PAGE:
NEWBURG, Md., June 1 /PRNewswire/—The State of Maryland has installed an anemometer as the first step towards turning the Cobb Neck peninsula into the first wind-dependent community in the mid-Atlantic. The digital device was installed on Friday, May 28, 2010 on top of a 30 meter (just under 100 foot) tower on the highest point on Cobb Neck. It will provide data over the next year to determine if the site produces enough wind to make a turbine feasible. "You need specific wind speed data before embarking on such an ambitious community-based initiative," says Andrew Gohn of the Maryland Energy Administration.
Located three miles northeast of the Windmill on the Potomac, which was the first residential wind turbine in Southern Maryland, the Cobb Neck wind turbine, if constructed, will generate between 1 and 2.4 megawatts of electricity.
The Windmill on the Potomac has been producing a significant amount of electricity for its owners Sheryl Elliott and Ken Robinson. "We have seen a significant reduction in the amount of electricity we need to use from SMECO, the local energy provider since our wind turbine went on line in March, 2009," according to Robinson.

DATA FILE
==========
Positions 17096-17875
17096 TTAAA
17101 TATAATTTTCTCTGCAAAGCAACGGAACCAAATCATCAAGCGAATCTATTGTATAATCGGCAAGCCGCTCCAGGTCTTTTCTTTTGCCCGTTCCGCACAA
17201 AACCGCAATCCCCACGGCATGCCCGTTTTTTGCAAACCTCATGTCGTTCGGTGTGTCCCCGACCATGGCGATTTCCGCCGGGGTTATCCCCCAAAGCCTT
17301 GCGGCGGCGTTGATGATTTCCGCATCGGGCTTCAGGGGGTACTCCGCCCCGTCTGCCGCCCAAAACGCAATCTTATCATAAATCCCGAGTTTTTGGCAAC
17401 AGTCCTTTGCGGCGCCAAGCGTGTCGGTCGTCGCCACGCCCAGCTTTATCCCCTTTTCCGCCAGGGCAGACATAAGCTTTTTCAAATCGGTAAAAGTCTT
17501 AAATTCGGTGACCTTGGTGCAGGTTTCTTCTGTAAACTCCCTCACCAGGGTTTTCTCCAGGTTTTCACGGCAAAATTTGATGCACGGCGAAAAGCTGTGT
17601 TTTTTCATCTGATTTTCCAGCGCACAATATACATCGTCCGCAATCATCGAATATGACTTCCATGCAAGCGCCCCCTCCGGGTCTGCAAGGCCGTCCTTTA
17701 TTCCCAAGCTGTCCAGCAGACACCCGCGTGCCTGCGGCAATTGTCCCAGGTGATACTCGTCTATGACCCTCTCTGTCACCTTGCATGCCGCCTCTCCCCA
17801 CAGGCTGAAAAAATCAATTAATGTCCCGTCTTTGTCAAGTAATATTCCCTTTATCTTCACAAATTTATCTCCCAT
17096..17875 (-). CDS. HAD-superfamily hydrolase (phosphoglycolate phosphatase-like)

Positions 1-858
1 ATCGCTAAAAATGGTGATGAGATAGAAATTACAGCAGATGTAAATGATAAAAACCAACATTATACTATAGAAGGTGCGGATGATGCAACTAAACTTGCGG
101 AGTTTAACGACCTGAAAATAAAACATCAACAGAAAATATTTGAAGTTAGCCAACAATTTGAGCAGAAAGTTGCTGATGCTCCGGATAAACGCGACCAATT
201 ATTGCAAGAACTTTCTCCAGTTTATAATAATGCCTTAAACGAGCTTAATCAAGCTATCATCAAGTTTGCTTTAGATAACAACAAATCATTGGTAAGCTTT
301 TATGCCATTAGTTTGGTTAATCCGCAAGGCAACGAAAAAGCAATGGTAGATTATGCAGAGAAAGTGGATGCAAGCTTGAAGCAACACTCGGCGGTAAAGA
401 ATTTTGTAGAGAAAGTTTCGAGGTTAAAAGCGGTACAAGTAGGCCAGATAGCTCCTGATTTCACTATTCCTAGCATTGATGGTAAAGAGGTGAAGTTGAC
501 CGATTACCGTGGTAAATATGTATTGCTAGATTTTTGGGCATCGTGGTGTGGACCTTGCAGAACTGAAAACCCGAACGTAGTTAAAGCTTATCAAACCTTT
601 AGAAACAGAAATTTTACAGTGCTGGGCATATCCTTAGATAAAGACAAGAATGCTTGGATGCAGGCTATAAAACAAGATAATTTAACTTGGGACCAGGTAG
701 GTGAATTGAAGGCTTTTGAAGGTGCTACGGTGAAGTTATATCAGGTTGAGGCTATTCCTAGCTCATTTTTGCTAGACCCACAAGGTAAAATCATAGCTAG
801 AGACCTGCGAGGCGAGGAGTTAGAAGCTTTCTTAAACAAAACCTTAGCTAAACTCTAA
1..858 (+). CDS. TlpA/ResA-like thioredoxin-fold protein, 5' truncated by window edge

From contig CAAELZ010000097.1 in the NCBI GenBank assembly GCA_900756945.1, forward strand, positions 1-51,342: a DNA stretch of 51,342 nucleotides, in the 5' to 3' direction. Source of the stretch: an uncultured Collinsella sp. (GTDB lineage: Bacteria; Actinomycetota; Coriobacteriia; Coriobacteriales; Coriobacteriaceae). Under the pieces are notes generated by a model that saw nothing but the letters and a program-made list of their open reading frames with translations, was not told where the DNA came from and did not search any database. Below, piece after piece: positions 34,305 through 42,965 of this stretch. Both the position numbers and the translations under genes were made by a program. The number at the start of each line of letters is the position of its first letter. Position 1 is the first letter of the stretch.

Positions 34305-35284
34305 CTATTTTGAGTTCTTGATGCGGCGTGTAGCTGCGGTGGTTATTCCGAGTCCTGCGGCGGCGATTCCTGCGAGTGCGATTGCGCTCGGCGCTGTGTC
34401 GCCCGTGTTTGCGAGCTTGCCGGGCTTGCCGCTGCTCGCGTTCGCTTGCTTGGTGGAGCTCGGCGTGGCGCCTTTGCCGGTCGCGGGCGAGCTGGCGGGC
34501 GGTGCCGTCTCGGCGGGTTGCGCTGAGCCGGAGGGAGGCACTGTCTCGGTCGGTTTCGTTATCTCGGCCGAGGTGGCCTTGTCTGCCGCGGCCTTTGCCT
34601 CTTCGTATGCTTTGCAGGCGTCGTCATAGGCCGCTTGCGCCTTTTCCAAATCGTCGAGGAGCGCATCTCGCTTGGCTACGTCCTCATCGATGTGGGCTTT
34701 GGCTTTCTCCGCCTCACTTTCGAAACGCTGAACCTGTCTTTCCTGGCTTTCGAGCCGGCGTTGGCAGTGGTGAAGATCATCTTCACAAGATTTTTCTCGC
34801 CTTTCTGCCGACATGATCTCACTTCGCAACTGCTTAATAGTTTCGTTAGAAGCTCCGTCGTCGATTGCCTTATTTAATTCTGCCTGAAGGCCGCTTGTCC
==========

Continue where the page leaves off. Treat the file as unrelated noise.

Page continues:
Robinson, who was President of the Swan Point Property Owners Association, approached neighbors in nearby communities to see if they would partner on this project. The land for the anemometer and perhaps a future turbine is owned by Newburg resident Wayne Lindstrom. "This is a community effort to locally explore alternatives to fossil fuel-based electricity. We see this project as a way to maximize both environmental and economic benefits," said Mr. Lindstrom. Mr. Lindstrom volunteered his construction expertise to supervise The Windmill on the Potomac project. Cobb Neck currently has about one thousand residential units in the communities of Cobb Island, Swan Point, Mount Victoria, Issue and Newburg.
"The community is excited about this," says Swan Point resident Cathy Warfield. "Almost everyone I have spoken with is curious to see if we can take Cobb Neck off the grid."
Data from the anemometer will be read monthly over the next year. The anemometer was installed by the Maryland Environmental Service which is charged by the state with providing communities with the ability to create sustainable, cost-effective, and innovative "green" solutions to energy problems.
The Cobb Neck peninsula is bordered by the Potomac River on the west and the Wicomico River on the east.